Release EDDI Scripts and EDDI enabled VA Commands Thread

Another question for you EDDI brainiacs, LOL!

In the Mission Accepted event there is an entry called "expiry". It is not, however, listed in the examples of how to use it so the format is not declared. I was just wondering what is the format of that field. It's supposed to be the expiration date of the mission, so I leaning towards "date" field format. Or is it some other INT or DEC?

Thanx
 
I have a question about scripts like this one:
Code:
{if reportbody.orbitalperiodprobability < 0.1:
        {set orbitNotables to cat(orbitNotables, [cat("incredibly fast", retrograde)])}
|elif reportbody.orbitalperiodprobability < 1:
        {set orbitNotables to cat(orbitNotables, [cat("extremely fast", retrograde)])}
|elif reportbody.orbitalperiodprobability < 3:
        {set orbitNotables to cat(orbitNotables, [cat("unusually fast", retrograde)])}
}
The meaning of "incredibly" is that it is so much rare (so: incredible) to have an orbit so fast (related to what? radius?) or that it is the orbital period, in absolute, being incredibly fast?

'cause i heard values which were not so big, still marked as "incredibly", and in italian this kind of phrasing works only in the latter case.

Dunno if i'm able to explain myself. Basically, there's a lot of code like this and i don't get the real meaning.
 
Last edited:
I have a question about scripts like this one:
Code:
{if reportbody.orbitalperiodprobability < 0.1:
        {set orbitNotables to cat(orbitNotables, [cat("incredibly fast", retrograde)])}
|elif reportbody.orbitalperiodprobability < 1:
        {set orbitNotables to cat(orbitNotables, [cat("extremely fast", retrograde)])}
|elif reportbody.orbitalperiodprobability < 3:
        {set orbitNotables to cat(orbitNotables, [cat("unusually fast", retrograde)])}
}
The meaning of "incredibly" is that it is so much rare (so: incredible) to have an orbit so fast (related to what? radius?) or that it is the orbital period, in absolute, being incredibly fast?

'cause i heard values which were not so big, still marked as "incredibly", and in italian this kind of phrasing works only in the latter case.

Dunno if i'm able to explain myself. Basically, there's a lot of code like this and i don't get the real meaning.
I've always thought it means that (in this case) the time it takes for the body to make one orbit around the host star, is very fast. So compared to Earth: we have an orbital period of 12 months, so if it were "extremely fast" it might be 6 months, and "incredibly fast" might be 2-3 months or even less.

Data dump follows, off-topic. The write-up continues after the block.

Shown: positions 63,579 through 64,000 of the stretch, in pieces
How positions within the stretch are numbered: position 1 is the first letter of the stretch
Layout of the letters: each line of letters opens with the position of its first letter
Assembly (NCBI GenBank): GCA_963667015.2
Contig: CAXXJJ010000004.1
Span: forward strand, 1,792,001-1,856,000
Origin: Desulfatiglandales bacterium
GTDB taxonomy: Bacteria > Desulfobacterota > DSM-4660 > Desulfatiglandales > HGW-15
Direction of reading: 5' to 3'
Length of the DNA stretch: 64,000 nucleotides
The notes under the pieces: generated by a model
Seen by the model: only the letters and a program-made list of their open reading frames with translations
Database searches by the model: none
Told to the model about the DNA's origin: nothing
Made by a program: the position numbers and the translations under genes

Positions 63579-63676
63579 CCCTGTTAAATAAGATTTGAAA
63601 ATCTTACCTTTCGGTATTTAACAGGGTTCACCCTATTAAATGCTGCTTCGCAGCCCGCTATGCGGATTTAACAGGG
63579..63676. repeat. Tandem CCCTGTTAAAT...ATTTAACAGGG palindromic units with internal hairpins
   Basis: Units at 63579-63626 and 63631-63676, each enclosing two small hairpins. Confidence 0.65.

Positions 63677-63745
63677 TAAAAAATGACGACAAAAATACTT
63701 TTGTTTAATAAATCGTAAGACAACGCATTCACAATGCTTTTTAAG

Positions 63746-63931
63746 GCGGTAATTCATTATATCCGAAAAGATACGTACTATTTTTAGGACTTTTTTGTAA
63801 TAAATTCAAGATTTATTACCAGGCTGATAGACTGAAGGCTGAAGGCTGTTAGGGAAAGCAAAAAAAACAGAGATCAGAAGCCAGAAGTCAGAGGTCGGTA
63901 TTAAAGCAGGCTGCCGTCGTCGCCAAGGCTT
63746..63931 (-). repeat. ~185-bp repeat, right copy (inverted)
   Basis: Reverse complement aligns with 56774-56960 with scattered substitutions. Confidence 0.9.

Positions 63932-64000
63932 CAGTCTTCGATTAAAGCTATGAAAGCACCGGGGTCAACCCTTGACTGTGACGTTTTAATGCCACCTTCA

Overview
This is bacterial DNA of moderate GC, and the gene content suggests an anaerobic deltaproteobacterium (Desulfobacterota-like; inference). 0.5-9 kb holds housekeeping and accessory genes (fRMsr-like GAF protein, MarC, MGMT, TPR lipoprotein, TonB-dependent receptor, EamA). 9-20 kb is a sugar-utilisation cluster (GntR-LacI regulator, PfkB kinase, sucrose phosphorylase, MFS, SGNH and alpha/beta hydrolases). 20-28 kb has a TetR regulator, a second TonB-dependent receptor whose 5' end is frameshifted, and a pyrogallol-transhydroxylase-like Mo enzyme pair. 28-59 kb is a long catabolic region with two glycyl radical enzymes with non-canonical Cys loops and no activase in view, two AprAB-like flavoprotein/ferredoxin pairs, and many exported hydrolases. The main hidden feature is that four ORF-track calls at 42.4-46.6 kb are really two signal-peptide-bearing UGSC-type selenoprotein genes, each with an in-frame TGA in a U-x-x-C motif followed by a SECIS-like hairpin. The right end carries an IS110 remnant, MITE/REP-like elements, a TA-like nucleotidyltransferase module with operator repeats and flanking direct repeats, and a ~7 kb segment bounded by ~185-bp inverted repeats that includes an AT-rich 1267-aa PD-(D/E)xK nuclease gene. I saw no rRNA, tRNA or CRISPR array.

I've always thought it means that (in this case) the time it takes for the body to make one orbit around the host star, is very fast. So compared to Earth: we have an orbital period of 12 months, so if it were "extremely fast" it might be 6 months, and "incredibly fast" might be 2-3 months or even less.
That's what i understand too. But then, why the qualifier (incredibly") is based on the probability of it? That's what confuses me.
I got something like "it has a incredibly fast rotation period of one day". What? It could be incredible if other properties of the planet (size, mass, whatever) make that period extremly rare but if that is the meaning it did'nt arrive to me.
So, since i'm trying to build the "default" italian personality, i'm asking :)
 
That's what i understand too. But then, why the qualifier (incredibly") is based on the probability of it? That's what confuses me.
I got something like "it has a incredibly fast rotation period of one day". What? It could be incredible if other properties of the planet (size, mass, whatever) make that period extremly rare but if that is the meaning it did'nt arrive to me.
So, since i'm trying to build the "default" italian personality, i'm asking :)
Hmm, I see what you mean. Is it compared to Earth? Or maybe compared to other bodies that are that distance from their star? Or maybe something else?

I would guess that it is compared to Earth, because there is no way to compare body X with other alike bodies, at least not without having a huge database to look up similar bodies in. I know EDSM could probably provide the information, but I think that would take too long to process, and would slow EDDI down when reporting. Comparing it to Earth is quick and easy, and only requires knowing the absolute number of days that body X takes to orbit it's star.
 
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